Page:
So, obviously, some may point out that since Vargo's work was initially done on Chef's dime as an employee, he has less ground to stand on. But, again, as an act of protest, it's pretty fascinating.

Also, it turned out to be incredibly effective. By Monday, Chef had completely reversed its position and said that it would not renew its work with ICE:

As many of you know, we began our work with the U.S. Government in earnest in 2014 and 2015. This included DHS and its various departments under a different set of circumstances than exists today. The overarching goal was to help them modernize their computing infrastructure and create a cooperative community of IT professionals inside the government that could share practices and approaches in a similar way to many open source communities. Policies such as family separation and detention did not yet exist.

While I and others privately opposed this and various other related policies, we did not take a position despite the recommendation of many of our employees. I apologize for this. I had hoped that traditional political checks and balances would provide remedy and that our relationship with our various government customers could avoid getting intermingled with these policies. However, it is clear that checks and balances have not provided relief to the fundamental issues of the policies in question. Chef, as well as other companies, can take stronger positions against these policies that violate basic human rights. Over the past year, many of our employees have constructively advocated for a change in our position, and I want to thank them.

After deep introspection and dialog within Chef, we will not renew our current contracts with ICE and CBP when they expire over the next year. Chef will fulfill our full obligations under the current contracts.

The company also promised to donate the equivalent revenue that it had received from the contracts to charities helping people impacted by ICE's family separation policy.

This whole story is quite interesting on multiple levels. Seeing tech workers recognize that they have some moral stake in how tech they develop is used is quite amazing -- especially given the exaggerated (and incorrect) stereotype that Silicon Valley never cares or thinks through these things. That's never been true, but it's especially interesting to see people taking some element of ownership over how what they've developed is eventually used. Second, it's another interesting example of how interdependence on code hosted elsewhere is creating a somewhat fragile web in certain places. I'm almost surprised that we haven't seen this as an attack vector -- gaining control over repositories and doing something with them that impacts lots of other services.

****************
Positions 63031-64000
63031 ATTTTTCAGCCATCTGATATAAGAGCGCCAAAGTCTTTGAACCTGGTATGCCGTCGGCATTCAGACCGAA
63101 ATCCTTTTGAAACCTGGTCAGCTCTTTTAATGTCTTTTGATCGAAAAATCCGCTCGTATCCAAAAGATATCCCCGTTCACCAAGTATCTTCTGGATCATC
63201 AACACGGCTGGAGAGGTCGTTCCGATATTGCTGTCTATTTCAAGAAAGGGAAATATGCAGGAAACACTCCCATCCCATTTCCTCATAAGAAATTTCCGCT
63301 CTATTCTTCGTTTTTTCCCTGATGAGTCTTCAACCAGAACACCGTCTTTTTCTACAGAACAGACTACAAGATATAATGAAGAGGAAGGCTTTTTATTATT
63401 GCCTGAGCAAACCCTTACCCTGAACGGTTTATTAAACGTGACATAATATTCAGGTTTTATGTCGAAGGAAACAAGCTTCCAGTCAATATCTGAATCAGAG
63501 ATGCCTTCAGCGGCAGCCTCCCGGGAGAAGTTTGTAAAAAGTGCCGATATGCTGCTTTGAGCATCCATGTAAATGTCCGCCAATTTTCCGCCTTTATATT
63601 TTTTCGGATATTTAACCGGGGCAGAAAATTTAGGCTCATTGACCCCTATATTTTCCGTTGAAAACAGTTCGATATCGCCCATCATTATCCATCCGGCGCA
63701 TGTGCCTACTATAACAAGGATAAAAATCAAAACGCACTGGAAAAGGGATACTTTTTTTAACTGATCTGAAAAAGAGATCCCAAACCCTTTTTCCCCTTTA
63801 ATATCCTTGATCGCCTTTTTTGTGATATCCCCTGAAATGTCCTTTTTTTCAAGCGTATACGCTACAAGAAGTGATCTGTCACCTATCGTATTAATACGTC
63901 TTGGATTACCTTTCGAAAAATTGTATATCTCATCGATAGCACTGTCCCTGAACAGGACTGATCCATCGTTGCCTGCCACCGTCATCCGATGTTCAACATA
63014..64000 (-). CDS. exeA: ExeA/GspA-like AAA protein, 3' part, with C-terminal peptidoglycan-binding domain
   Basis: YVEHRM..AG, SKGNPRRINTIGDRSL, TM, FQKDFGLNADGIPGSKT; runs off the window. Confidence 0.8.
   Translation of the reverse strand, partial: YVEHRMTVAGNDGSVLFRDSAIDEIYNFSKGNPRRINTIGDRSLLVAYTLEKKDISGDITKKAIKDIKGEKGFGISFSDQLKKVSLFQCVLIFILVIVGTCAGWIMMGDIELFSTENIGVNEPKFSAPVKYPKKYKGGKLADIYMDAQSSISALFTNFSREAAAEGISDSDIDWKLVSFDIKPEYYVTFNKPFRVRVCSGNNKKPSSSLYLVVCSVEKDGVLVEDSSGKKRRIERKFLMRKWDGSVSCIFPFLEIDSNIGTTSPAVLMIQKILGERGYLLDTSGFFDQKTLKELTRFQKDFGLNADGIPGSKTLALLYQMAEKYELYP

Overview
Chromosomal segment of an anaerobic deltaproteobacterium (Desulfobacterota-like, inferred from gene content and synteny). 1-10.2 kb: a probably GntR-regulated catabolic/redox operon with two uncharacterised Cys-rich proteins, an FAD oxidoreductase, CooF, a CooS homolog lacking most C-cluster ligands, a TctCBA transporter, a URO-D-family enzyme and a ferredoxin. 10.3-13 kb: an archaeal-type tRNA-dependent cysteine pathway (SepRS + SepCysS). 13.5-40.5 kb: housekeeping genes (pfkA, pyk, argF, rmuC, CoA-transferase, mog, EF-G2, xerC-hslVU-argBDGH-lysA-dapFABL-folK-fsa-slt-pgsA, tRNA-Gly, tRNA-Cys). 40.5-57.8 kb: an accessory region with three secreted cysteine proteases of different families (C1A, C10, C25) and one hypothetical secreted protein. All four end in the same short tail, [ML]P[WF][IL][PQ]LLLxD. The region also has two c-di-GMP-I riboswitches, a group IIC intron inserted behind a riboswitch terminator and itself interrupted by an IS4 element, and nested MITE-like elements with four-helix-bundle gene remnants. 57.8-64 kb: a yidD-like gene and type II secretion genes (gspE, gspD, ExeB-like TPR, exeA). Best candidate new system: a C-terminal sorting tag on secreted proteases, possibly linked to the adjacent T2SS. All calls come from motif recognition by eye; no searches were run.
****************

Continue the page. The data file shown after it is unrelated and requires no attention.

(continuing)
Either way, it's a representation of how interconnected the entire world is -- at both a technological and human level.

Filed Under: code, dependencies, ice, open source, seth vargo
Companies: chef


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  • This comment has been flagged by the community. Click here to show it
    identicon
    Anonymous Coward, 26 Sep 2019 @ 3:54am

    Having read Techdirt for many years I am finally beginning to understand why there is a block of people who out an hate Mike.

    What Mike needs to do is make a pass through Phnom Penh and Auschwitz and see what the meaning of some of his more stupid ideas results in.

    reply to this | link to this | view in chronology ]

    • icon
      PaulT (profile), 26 Sep 2019 @ 4:28am

      Re:

      "I am finally beginning to understand why there is a block of people who out an hate Mike"

      Is it because every one of them is a voice in your head?

      reply to this | link to this | view in chronology ]